Regardless of intent, words or phrases can express bias. Using the National Center on Disability and Journalism’s (NCDJ) disability language style guide and other practical information, receive tools on how to communicate in an effective and inclusive way. This session covered general terms and words on physical disabilities, hearing and visual disabilities, mental and cognitive disabilities, and seizure disorders. Beyond specific language, learn from communications and nonprofit experts on how to ensure overall storytelling is inclusive of people with disabilities.
Molly McConville (she/her) is a Development Associate at RespectAbility, a nonprofit organization whose mission is to fight stigmas and advance opportunities so people with disabilities can fully participate in all aspects of community. In her work, McConville is responsible for database management, prospect research, support in development operations, and event planning.
McConville graduated from Miami University with a Bachelor of Arts in International Studies and a minor in Spanish. She participated in the RespectAbility National Leadership Program in Summer 2019 as a Public Policy and Employment Fellow.
In her previous role as an Employment Consultant with Best Buddies, McConville supported individuals with intellectual and developmental disabilities in their careers. She supported in job coaching, relationship management, fundraising, social media and marketing, and event planning. McConville delivered Diversity, Equity, and Inclusion presentations to companies looking to expand their understanding of disability inclusion.
McConville is based in New York City, NY. In her free time, she likes to travel, watch movies, and spend time with family and friends.
Christina Lisk is a Philanthropy Apprentice in RespectAbility’s National Leadership Program for Spring 2022. RespectAbility is a national nonprofit organization fighting stigmas and advancing opportunities so that people with disabilities can fully participate in all aspects of community. Lisk’s Apprenticeship was funded by the MacArthur Foundation.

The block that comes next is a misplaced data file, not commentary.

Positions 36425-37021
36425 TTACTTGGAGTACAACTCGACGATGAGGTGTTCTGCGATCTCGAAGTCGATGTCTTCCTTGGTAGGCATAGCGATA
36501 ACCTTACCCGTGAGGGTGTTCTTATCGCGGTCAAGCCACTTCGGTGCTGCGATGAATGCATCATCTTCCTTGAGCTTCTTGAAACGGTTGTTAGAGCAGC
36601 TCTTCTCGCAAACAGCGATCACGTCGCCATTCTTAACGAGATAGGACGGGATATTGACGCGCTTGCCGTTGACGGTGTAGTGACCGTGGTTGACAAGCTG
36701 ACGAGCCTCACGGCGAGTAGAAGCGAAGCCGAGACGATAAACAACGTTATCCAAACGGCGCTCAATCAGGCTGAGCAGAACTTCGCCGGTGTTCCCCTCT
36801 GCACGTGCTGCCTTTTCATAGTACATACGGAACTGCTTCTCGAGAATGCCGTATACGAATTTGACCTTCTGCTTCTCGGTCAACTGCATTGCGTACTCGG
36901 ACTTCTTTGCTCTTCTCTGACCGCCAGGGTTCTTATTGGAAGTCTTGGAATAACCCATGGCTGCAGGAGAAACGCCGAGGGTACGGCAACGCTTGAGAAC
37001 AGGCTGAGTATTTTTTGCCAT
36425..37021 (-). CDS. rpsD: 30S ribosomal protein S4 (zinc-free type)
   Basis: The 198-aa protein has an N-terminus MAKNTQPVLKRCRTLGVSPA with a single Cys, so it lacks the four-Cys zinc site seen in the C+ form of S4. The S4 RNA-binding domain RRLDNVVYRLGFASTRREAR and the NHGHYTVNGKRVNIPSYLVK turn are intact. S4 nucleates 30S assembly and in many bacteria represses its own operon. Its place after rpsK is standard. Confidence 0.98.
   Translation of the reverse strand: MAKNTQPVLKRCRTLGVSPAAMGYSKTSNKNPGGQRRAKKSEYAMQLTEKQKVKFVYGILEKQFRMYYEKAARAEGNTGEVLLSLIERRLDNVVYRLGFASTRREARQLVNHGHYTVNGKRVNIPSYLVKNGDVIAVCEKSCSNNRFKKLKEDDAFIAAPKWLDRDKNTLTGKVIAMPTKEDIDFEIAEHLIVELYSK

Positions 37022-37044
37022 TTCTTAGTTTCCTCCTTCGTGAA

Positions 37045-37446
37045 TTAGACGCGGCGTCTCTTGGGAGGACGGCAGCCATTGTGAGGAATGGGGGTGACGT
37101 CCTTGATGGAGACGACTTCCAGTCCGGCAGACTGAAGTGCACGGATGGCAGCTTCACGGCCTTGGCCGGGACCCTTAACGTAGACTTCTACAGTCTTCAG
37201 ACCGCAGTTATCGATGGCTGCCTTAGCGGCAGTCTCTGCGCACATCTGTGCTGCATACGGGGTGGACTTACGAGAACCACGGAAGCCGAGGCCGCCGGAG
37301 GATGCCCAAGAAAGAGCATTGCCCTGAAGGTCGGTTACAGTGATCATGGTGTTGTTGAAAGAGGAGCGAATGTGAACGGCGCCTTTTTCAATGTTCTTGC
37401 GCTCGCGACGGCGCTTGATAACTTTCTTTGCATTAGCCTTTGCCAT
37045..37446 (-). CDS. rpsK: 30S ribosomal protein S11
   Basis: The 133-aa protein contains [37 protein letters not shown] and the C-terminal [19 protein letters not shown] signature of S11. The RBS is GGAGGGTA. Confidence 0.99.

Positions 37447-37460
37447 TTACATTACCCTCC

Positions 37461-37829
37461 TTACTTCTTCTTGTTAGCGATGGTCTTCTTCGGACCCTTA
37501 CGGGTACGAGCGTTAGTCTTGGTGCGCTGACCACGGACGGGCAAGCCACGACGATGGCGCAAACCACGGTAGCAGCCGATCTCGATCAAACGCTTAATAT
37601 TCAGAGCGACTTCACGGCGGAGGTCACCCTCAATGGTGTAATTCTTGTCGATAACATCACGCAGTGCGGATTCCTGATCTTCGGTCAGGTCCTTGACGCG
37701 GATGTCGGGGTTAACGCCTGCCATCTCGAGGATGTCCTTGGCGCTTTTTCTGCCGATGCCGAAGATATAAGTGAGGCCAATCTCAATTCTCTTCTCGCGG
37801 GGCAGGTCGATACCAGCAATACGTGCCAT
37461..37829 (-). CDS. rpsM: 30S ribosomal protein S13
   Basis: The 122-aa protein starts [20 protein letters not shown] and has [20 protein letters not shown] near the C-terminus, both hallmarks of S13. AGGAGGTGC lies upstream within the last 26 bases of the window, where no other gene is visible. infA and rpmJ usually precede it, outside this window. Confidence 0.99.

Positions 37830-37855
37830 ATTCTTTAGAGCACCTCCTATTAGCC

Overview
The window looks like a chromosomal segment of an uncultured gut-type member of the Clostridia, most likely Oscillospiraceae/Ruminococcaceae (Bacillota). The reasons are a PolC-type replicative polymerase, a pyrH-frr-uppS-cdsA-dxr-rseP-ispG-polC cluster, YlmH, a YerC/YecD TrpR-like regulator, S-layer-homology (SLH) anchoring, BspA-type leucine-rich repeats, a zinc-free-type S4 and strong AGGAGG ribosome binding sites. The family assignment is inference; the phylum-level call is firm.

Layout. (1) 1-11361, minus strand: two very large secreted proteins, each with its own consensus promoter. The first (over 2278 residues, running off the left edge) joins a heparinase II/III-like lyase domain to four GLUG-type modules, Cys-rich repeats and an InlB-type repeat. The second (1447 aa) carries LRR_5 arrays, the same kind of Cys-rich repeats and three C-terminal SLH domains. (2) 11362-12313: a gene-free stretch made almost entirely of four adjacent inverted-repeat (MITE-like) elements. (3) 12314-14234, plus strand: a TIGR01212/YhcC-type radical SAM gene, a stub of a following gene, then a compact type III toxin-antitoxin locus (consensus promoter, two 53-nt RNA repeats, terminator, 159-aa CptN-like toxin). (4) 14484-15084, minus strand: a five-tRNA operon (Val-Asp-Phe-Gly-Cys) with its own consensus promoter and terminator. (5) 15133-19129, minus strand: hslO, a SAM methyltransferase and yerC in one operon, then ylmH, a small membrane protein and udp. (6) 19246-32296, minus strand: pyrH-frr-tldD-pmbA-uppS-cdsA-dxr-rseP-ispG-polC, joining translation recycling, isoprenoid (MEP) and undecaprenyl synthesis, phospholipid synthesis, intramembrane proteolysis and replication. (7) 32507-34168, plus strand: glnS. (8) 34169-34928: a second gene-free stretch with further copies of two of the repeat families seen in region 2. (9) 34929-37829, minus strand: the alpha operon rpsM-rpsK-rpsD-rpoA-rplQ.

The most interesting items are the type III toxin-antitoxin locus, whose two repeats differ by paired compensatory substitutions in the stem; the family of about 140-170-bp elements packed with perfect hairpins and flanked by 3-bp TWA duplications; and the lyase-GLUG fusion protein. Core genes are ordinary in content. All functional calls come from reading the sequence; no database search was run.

An outspoken Philadelphian, Lisk is a writer committed to disability advocacy in the nonprofit sector and the arts. Lisk graduated from Bryn Mawr College, where she studied English Literature and Creative Writing and co-founded the disability group EnAble. Her publications include articles for The Mighty, Yahoo Finance, and Hearinglikeme.com and a short story entitled Fox Hollow Secrets in Nothing Ever Happens in Fox Hollow Anthology: Volume 2. In 2019, Lisk presented part of her novel in progress, a disability love story, at Middlebury Bread Loaf in Sicily.
Her previous nonprofit work includes development work at PACT and Citizen Diplomacy International and volunteering as a mentor at Mighty Writers.
Lisk believes that generosity is what creates success in social change and the arts. That is why she is interested in the philanthropic sector. The third sector will permit Lisk to bring all of her interests together in a way that balances pragmatism and passion. Lisk wants to design programs where people with disabilities may use creative writing to find empowerment in an ableist world.
Outside of the arts and nonprofit sector, Lisk is the epitome of “I’m going to die petting something I shouldn’t.” If something walks on four legs, barks, or meows, Lisk will fall in love instantly. Not even ticks and Lyme disease can stop Lisk from pet sitting, volunteering in shelters, or feeding the ferals. Her phone is overloaded with cute animal pictures, especially of her English Setter, Rosie.